UQ researcher to help improve global health


The University of Queensland will play a key role in improving global public health through a new research project funded by the Bill and Melinda Gates Foundation 'Grand Challenges in Global Health' (GCGH) initiative.

Professor Alan Lopez, head of UQ's School of Population Health, is a lead researcher in the project, in partnership with teams from Harvard University, Johns Hopkins University, and the Broad Institute in the United States.

The research grant is a share of a $525 million worldwide scheme, which seeks to identify critical scientific challenges in global health and fund increased research on diseases that cause millions of deaths in the developing world.

The Population Health Metrics Research Consortium Project will receive $24.7 million to develop technologies that will give nation's throughout the world improved strategies for population health measurement which will lead to a better understanding of where to direct their public health resources.

Professor Lopez said the current lack of simple tools for measuring health meant there were major gaps in understanding the prevalence and incidence of diseases, such as malaria or HIV.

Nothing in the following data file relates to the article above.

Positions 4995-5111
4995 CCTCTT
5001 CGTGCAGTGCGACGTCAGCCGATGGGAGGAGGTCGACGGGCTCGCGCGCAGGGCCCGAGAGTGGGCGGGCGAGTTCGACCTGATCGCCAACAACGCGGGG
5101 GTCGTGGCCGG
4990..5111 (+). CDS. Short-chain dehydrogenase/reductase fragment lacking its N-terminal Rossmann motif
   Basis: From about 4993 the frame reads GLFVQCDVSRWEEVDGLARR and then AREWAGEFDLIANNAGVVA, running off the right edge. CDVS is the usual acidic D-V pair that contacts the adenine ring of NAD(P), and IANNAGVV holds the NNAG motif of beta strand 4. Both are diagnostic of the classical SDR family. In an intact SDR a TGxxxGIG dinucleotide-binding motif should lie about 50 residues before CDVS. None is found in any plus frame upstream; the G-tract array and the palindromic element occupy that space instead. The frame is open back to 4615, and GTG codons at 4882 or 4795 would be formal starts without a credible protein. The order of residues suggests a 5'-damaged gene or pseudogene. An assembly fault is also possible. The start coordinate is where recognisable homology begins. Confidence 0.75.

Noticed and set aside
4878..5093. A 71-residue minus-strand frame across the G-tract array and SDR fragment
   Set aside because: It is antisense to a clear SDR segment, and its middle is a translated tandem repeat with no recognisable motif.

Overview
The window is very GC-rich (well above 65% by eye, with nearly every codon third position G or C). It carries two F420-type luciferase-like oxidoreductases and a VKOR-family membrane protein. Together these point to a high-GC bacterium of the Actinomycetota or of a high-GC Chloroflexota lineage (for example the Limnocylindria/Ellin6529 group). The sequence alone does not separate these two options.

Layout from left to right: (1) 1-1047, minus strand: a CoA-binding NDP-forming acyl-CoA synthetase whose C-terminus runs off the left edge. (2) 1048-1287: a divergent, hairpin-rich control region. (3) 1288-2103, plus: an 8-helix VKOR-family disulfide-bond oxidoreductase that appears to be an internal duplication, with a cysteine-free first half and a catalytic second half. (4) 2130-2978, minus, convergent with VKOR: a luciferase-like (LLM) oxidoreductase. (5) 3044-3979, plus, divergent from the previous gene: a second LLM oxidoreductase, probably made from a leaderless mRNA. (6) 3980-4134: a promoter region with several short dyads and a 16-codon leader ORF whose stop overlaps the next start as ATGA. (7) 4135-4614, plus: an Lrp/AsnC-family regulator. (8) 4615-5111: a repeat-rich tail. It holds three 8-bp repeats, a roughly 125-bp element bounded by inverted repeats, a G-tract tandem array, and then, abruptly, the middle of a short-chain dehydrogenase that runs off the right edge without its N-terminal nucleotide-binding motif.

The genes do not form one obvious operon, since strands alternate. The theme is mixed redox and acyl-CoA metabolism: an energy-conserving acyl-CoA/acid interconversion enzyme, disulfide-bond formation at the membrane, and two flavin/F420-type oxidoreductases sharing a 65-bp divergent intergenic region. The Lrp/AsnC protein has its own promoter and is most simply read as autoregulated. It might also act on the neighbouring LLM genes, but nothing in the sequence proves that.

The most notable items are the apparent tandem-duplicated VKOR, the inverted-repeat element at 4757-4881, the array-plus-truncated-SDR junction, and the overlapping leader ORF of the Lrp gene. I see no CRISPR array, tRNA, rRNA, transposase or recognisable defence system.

This made allocating resources, implementing treatment and prevention programs and monitoring and evaluating programs difficult or, at worst, ineffective.

"The result of this research will be a vastly better understanding of health, at a very low cost," Professor Lopez said.

"The Project will improve measurement strategies, even in countries where health statistics are incomplete. It will provide researchers and policy makers with innovative, field-tested and practical tools to measure population health, particularly in resource-poor settings.

"This creative and groundbreaking approach uses expertise in epidemiology, biomedical research, and population health assessment to provide a set of vital tools for governments and communities.

"Through instruments such as low-cost surveys we aim to equip governments to better understand their population health state and prioritise spending.

"For the developing world in particular it is critical to allocate limited resources in a manner that can provide maximal benefit.

"By providing an accurate picture of their health state and the effectiveness of interventions, we stand to help improve global health."

The five-year project will involve field sites in Bangladesh, the Philippines and Tanzania.

The Bill and Melinda Gates Foundation's Global Health program is dedicated to improving the lives of people in the developing world.

The Foundation focuses on health problems that cause the greatest burden in developing countries, but receive relatively little attention and resources, such as dengue fever, HIV, tuberculosis, malaria, vaccine-preventable diseases, diarrhea and respiratory infections.

Source: Eurekalert & others

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